Archived | Develop protected serverless web applications

Archived content

Archive date: 2020-05-28

This content is no longer being updated or maintained. The content is provided “as is.” Given the rapid evolution of technology, some content, steps, or illustrations may have changed.


IBM Cloud Functions, based on Apache OpenWhisk, is a Function-as-a-Service (FaaS) platform, which executes functions in response to incoming events and costs nothing when not in use. It kicks up when the code is run, and it goes away when not needed. In this developer code pattern, we demonstrate how to utilize IBM Cloud Functions with OAuth 2.0 to enable the authentication and authorization in a web app.


Web apps need authentication and authorization. This seems redundant, yet for so many years, there has been no reusable solution. OAuth definitely took a big step forward by introducing third-party authentication and authorization. Still, authentication and authorization takes up a lot of deployment packaging and hosting resources, considering users only log in once for a relatively long time.

In this code pattern, we have a web app written in Angular. We will set up the Google OAuth API so users can log in to their Google accounts via OAuth. Of course, in the web app, the code already exists to invoke IBM Cloud Functions. We still need to define the actions via the IBM CLI. After we wire everything up, we can see how the login process invokes the IBM Cloud Functions action to fire the OAuth request to the Google API and return the token to the Angular web app. Note that the web app doesn’t have to be hosted in a specific environment; it just needs to reach the serverless APIs.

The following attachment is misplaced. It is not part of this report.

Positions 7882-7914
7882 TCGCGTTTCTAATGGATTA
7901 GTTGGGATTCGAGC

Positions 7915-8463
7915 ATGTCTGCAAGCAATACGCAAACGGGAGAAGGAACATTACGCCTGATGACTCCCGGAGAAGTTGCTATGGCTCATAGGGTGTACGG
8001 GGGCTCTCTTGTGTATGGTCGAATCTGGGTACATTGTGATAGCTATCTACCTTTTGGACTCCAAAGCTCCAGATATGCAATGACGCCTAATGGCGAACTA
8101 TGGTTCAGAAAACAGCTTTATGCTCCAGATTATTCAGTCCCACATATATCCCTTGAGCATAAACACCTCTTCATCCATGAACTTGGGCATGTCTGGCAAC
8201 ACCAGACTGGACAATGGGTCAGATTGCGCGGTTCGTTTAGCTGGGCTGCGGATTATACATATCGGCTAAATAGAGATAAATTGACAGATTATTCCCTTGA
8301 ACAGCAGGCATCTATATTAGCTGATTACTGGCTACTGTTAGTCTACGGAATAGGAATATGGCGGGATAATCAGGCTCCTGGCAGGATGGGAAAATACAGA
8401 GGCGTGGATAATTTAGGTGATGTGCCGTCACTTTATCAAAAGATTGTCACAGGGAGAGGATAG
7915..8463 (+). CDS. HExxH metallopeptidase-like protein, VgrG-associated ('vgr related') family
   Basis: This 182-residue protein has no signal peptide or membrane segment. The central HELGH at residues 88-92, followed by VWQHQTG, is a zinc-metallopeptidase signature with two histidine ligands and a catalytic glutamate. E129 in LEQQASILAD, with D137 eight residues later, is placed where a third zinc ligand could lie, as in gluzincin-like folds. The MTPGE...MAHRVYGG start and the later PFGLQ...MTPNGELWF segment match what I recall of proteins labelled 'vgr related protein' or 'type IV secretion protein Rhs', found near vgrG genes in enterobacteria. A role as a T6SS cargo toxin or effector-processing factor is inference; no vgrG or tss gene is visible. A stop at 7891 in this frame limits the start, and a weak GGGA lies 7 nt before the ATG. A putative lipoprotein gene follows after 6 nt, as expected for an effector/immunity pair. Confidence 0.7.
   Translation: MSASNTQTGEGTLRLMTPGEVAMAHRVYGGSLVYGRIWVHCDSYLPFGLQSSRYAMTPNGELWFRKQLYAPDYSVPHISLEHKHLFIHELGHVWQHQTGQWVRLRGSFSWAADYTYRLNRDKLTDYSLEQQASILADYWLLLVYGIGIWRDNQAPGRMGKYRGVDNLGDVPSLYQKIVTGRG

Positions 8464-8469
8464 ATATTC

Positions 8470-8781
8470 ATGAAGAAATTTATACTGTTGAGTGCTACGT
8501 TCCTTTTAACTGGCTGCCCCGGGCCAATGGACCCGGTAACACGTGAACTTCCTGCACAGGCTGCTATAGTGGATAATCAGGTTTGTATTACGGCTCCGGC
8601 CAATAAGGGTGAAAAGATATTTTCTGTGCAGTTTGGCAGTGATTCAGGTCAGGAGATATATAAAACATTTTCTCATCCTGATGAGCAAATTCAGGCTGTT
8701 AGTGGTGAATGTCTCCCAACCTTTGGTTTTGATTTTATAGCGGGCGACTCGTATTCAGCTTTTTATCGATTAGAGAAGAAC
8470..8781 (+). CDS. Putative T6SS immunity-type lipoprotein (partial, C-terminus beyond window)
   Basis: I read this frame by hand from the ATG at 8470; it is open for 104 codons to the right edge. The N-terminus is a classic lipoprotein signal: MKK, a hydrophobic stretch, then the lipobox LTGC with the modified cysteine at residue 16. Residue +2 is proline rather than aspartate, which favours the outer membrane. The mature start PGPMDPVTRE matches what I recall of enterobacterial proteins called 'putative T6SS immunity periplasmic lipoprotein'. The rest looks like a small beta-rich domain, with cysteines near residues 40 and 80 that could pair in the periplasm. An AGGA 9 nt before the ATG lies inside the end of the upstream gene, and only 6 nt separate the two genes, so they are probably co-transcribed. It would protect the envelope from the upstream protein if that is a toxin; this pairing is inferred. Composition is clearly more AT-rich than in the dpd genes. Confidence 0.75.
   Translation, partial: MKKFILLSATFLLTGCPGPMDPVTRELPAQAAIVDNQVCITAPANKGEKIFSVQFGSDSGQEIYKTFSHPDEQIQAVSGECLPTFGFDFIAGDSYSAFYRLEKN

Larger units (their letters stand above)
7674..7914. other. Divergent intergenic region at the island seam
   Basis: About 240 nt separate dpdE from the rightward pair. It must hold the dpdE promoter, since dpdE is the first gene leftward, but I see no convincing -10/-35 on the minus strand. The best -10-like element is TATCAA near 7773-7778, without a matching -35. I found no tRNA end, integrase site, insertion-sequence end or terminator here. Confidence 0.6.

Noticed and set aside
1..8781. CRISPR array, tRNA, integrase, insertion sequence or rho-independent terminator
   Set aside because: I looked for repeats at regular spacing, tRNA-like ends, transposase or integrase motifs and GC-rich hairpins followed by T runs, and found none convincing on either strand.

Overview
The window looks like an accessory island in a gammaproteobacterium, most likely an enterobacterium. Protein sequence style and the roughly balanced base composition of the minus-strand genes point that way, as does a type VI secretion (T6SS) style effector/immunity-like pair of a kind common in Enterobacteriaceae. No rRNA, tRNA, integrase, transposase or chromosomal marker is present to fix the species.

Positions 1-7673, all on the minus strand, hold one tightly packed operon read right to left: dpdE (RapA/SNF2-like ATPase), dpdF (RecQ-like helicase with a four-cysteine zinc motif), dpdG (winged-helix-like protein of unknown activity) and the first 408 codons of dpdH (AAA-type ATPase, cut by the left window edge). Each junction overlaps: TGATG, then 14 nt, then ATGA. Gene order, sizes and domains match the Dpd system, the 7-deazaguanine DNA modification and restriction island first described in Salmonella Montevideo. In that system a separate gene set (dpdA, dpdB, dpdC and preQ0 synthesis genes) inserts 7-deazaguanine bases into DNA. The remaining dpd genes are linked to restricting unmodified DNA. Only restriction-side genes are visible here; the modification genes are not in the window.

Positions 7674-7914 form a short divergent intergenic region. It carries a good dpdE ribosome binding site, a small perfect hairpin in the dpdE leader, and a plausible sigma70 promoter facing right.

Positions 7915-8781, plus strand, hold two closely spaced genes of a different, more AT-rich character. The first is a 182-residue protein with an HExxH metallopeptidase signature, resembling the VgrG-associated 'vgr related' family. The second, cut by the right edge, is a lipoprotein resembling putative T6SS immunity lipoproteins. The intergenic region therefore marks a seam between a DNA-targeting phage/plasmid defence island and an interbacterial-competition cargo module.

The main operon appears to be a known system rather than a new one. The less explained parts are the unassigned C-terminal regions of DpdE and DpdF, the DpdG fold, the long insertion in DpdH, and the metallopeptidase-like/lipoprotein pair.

1. User opens Angular via web browser and clicks login.
  2. Angular app opens Google OAuth web page, where users authenticate and grant application access.
  3. Google page redirects to OpenWhisk sequence oauth-login-and-redirect with a code parameter in the URL.
  4. The sequence is triggered. The first OpenWhisk function oauth-login reads the code and invokes a Google API endpoint to exchange the code against a token.
  5. The same oauth-login function invokes with the token another Google API endpoint to read user profile information, such as the user name.
  6. The sequence invokes the next OpenWhisk function redirect, which invokes the Angular app with the token and the user name in the URL.
  7. When users click on invoke protected action in the Angular app, a REST API to the API management is invoked. The request contains the token.
  8. API management validates the token. If valid, the OpenWhisk function protected-action is invoked.
  9. The response from protected-action is displayed in the Angular app.


Ready to put this code pattern to use? Complete details on how to get started running and using this application are in the README.